Three points of dissent, including whether Israel will be able to control the broadcast and where the cameras will be situated, could lead to new tensions over flashpoint site.04:55 07.02.16 | 0 comments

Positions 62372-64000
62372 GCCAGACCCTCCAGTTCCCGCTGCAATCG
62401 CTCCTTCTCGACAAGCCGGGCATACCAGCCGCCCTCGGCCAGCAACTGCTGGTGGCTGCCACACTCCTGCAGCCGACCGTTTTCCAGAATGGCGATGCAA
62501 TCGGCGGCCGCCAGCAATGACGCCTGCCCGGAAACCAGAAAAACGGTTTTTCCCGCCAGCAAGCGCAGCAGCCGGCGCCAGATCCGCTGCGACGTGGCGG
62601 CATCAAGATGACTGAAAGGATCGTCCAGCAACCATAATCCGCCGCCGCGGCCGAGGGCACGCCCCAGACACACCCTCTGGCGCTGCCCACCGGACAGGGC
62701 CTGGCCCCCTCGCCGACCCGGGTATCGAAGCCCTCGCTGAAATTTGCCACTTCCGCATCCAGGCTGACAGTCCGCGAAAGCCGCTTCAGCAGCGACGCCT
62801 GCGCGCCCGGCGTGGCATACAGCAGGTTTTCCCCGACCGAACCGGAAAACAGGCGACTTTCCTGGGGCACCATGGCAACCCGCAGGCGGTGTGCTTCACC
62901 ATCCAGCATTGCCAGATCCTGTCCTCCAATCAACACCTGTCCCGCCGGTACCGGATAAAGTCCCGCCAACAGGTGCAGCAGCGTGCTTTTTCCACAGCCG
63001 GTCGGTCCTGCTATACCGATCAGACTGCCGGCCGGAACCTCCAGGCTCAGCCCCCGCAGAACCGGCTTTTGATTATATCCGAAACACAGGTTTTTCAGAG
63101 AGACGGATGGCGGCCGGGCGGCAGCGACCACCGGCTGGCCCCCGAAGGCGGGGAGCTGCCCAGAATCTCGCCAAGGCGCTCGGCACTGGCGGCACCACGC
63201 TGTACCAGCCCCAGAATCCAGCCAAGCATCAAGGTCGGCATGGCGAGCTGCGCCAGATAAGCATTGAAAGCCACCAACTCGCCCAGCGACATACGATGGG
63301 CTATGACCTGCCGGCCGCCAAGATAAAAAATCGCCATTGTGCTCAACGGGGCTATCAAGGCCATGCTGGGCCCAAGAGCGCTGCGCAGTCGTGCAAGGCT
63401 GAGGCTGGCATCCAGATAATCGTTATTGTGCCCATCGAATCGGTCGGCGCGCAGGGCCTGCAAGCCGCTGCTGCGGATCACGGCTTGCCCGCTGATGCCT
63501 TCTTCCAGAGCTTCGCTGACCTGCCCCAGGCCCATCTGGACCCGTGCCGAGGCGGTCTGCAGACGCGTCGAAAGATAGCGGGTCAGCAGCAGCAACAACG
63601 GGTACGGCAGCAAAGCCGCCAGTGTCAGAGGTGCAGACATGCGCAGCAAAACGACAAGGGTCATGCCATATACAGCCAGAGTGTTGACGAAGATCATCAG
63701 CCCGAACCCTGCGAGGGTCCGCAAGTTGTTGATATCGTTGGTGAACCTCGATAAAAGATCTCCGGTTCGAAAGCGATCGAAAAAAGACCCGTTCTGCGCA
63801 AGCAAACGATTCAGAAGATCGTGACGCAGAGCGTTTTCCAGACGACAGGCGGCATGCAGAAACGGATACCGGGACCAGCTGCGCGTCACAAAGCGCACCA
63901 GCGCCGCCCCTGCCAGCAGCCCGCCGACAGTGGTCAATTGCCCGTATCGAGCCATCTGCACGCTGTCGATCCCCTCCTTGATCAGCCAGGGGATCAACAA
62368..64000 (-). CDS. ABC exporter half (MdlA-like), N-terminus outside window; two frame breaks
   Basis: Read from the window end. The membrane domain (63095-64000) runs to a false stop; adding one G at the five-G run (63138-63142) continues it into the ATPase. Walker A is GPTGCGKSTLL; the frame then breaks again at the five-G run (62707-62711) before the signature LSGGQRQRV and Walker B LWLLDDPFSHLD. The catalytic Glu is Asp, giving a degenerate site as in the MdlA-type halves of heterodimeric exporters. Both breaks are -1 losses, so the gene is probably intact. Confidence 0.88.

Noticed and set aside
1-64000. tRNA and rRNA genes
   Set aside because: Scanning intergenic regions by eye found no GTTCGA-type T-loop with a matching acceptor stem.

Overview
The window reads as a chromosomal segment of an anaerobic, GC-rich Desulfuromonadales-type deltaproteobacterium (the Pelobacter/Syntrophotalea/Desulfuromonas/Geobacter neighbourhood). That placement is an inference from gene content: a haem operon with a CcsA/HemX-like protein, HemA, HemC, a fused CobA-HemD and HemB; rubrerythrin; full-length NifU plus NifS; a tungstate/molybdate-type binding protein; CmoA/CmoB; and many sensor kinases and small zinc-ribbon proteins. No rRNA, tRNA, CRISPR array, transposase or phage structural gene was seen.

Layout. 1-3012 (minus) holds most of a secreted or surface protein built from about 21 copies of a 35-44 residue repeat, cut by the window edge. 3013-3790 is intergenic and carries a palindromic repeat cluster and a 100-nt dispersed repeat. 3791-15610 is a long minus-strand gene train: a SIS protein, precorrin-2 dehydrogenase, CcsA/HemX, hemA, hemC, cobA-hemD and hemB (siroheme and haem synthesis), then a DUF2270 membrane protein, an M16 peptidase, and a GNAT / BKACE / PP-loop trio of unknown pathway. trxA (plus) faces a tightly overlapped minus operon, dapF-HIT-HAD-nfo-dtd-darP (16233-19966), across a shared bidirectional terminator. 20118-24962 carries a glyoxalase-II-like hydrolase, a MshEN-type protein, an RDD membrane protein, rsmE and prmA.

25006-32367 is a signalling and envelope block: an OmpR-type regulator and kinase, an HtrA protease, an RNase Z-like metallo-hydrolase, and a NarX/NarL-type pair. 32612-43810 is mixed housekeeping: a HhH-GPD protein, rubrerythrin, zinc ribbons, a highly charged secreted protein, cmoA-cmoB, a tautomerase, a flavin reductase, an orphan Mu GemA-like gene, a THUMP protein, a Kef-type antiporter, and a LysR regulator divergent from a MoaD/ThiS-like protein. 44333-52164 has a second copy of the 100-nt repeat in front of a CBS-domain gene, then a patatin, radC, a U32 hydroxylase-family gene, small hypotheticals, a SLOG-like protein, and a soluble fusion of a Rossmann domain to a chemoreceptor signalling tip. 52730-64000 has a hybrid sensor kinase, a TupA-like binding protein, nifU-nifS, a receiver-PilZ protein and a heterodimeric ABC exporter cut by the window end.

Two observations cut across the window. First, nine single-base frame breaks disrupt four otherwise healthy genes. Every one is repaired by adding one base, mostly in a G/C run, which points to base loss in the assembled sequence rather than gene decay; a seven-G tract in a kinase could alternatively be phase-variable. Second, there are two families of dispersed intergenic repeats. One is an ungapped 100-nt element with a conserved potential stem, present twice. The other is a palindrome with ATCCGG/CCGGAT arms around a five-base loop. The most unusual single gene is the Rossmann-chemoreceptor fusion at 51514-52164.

Here is what Lieberman might say to Netanyahu in his own defense, which is not totally devoid of merit: The Netanyahu government never held a discussion on its policy. When the Cabinet was formed (2009), Likud was for "no Palestinian state, only Autonomy", while Lieberman's party was for the "exchange" idea he described at the UN. Four months after the elections, Netanyahu gave a speech supporting the "two states solution". However, that speech was not brought for discussion before the cabinet, nor was it even discussed before Likud (because Netanyahu wants to avoid disagreements). In Israel, the Cabinet shares "joint responsibility". A PM's decision does not create a Cabinet decision or authority. With Netanyahu avoiding a Cabinet discussion on their new policy regarding the Palestinians, the end result is that there is NO official policy. Hence, Lieberman could rightly claim that his speech was not in contradiction to Israel's policy. In this he will be right. Of course, he is publicly embarrassing a dysfunctional cabinet and is contemptuous towards his PM, but that is all that one could blame him for.